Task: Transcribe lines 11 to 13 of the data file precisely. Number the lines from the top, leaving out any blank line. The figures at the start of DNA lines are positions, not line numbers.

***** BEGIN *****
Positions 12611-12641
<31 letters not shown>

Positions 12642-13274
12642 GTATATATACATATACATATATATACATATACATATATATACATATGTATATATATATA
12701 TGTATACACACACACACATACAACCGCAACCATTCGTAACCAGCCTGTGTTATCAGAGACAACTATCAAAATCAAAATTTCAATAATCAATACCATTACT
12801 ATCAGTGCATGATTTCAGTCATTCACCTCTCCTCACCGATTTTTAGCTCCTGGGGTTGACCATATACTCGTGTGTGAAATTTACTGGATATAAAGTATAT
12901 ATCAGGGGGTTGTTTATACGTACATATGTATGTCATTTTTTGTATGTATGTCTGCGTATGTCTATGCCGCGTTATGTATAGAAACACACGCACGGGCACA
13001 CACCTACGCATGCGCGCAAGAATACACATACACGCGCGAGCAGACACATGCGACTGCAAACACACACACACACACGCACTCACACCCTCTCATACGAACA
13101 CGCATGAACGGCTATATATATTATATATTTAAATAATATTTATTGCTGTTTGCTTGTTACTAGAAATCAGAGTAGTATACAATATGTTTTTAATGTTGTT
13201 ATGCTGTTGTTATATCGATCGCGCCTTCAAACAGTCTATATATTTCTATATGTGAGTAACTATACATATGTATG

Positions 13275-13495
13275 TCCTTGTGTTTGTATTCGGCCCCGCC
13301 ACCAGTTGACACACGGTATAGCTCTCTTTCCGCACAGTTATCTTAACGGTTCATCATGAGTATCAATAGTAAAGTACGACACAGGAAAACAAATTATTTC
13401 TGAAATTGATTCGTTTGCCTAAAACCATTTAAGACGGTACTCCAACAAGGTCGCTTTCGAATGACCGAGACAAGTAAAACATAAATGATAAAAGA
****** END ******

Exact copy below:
Positions 13275-13495
13275 TCCTTGTGTTTGTATTCGGCCCCGCC
13301 ACCAGTTGACACACGGTATAGCTCTCTTTCCGCACAGTTATCTTAACGGTTCATCATGAGTATCAATAGTAAAGTACGACACAGGAAAACAAATTATTTC